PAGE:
You Won't Work Like a Donkey...
by Penelope Alegria
Workshop Title: Warning
Ask your students, “What is something that your parents/guardians have always warned you about? Something that they learned through experience that they don’t want you to go through, either?”
Read “You Won’t Work Like a Donkey: Portrait of my Mother’s Worry” by Penelope Alegria. Then discuss the warning she’s giving her daughter and how she goes about delivering that warning.
Give your students some time to think about the warnings they’ve been given, either from their parents/guardians or from somebody else of importance to them. Then try to develop a list of ways those people went about telling them to be careful.
Have your students write a poem like “You Won’t Work Like a Donkey: Portrait of my Mother’s Worry” in which they recount a warning they were given, a poem that illustrates the speaker’s concern toward them. Make sure they are writing from the perspective of the concerned party, whether that be a parent, guardian, or somebody else of importance.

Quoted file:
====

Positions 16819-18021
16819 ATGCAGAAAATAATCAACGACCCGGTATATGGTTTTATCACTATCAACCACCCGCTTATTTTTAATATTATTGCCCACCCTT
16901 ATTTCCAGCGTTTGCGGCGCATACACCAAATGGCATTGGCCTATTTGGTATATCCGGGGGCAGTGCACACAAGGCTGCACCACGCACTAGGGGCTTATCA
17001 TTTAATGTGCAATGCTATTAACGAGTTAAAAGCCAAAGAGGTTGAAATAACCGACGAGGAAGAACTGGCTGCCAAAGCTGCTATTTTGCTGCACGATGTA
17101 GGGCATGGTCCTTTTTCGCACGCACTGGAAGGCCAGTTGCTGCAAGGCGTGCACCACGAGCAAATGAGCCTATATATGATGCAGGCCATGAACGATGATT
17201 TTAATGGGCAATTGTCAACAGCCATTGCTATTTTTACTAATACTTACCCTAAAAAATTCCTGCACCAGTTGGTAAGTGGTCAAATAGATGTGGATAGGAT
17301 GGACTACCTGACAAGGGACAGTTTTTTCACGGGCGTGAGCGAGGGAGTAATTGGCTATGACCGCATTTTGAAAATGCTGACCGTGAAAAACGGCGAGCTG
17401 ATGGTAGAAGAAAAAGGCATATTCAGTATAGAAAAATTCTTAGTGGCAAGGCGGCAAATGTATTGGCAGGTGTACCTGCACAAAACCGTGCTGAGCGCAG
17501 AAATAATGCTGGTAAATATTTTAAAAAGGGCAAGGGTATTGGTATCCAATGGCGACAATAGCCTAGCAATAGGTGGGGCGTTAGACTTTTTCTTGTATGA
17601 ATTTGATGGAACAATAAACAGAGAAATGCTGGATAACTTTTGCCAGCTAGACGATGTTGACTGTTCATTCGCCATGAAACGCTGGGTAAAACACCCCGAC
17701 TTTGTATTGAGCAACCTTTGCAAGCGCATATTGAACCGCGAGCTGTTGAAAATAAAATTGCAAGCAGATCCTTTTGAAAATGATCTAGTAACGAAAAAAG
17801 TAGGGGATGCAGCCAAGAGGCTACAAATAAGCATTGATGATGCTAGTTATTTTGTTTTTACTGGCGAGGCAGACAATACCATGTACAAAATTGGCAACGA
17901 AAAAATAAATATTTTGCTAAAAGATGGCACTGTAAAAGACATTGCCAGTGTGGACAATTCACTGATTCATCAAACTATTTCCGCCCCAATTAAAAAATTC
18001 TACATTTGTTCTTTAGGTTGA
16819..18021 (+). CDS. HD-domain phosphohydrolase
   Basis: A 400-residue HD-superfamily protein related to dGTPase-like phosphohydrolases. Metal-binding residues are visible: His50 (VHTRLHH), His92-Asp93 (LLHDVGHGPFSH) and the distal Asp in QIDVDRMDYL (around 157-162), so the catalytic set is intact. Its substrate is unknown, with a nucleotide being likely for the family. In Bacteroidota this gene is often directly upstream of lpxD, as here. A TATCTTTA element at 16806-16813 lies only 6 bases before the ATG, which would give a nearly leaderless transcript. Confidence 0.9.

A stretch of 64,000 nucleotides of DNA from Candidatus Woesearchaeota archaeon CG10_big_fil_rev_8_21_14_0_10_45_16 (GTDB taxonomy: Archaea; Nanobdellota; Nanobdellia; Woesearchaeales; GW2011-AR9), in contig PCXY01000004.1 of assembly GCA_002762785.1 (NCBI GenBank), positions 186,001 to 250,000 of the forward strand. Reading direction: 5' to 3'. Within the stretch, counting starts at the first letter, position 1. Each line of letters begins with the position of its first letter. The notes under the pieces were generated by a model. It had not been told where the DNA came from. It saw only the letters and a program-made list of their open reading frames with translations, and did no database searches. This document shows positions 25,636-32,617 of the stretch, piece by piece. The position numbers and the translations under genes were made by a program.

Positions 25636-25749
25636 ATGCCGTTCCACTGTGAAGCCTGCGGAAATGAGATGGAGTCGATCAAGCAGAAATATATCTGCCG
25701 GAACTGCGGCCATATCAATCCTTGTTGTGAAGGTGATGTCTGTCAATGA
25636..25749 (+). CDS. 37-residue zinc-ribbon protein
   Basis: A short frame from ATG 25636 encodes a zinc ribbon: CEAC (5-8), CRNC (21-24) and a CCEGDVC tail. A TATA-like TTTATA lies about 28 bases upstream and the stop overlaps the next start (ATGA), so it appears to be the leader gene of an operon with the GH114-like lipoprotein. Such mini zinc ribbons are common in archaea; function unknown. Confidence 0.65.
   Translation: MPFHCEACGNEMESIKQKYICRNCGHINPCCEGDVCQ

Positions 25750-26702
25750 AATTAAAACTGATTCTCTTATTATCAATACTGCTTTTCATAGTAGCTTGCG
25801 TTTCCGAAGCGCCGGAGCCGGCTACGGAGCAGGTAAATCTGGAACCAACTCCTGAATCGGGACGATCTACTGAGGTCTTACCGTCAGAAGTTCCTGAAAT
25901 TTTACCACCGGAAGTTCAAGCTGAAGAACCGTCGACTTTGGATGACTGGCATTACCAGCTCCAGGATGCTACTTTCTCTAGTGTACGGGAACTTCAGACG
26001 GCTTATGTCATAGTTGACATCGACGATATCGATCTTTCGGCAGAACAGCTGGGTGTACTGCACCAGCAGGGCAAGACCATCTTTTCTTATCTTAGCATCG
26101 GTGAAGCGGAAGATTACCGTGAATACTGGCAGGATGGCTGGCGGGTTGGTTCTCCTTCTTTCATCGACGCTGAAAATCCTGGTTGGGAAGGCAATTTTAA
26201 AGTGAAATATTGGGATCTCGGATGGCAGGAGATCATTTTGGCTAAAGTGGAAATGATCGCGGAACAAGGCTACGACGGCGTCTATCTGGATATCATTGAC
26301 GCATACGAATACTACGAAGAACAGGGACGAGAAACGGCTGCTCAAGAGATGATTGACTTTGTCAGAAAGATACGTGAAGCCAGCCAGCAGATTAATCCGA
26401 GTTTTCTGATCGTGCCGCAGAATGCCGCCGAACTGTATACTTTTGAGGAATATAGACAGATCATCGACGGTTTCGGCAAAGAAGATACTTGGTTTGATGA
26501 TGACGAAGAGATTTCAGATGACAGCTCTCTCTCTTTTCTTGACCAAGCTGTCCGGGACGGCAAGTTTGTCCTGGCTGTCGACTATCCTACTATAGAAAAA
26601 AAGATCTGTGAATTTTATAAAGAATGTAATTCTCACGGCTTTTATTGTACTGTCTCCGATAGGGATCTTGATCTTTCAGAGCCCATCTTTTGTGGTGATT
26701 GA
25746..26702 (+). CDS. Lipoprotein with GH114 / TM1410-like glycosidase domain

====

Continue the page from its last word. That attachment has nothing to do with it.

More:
When the students are done, have them share their responses with one another.
Area of Focus: Tone
If your students are not familiar with the concept of “tone,” go through the introductory lesson with them.
Share the title of the poem with them. Then have them try and determine what the title implies about the content of the poem, what they think the poem will entail.
Read the poem with them. Then briefly discuss the poem with them, touching upon the different warnings the mother offers her daughter and the tone(s) she carries throughout the piece.
Ask your students how they know that the mother feels that way since she never explicitly states her feelings. Then show them the following video to introduce them to the concept of subtext.
Have your students open the following document and go over the introduction and directions with them. In this assignment, the students will have to go through the poem, determine the subtext of the mother’s dialogue, and discuss the tone conveyed in each of the examples provided.
When the students are done, have them share their responses aloud. If time permits, share the exemplar essay provided.
- Children / Youth
- Community / Culture
- Creativity / Imagination / Writing
- Death / Grief
- Environment / Environmental Justice
- Food / Hunger
- Health / Health Care / Illness
- Labor / Work
- Figurative Language
- Selection of Detail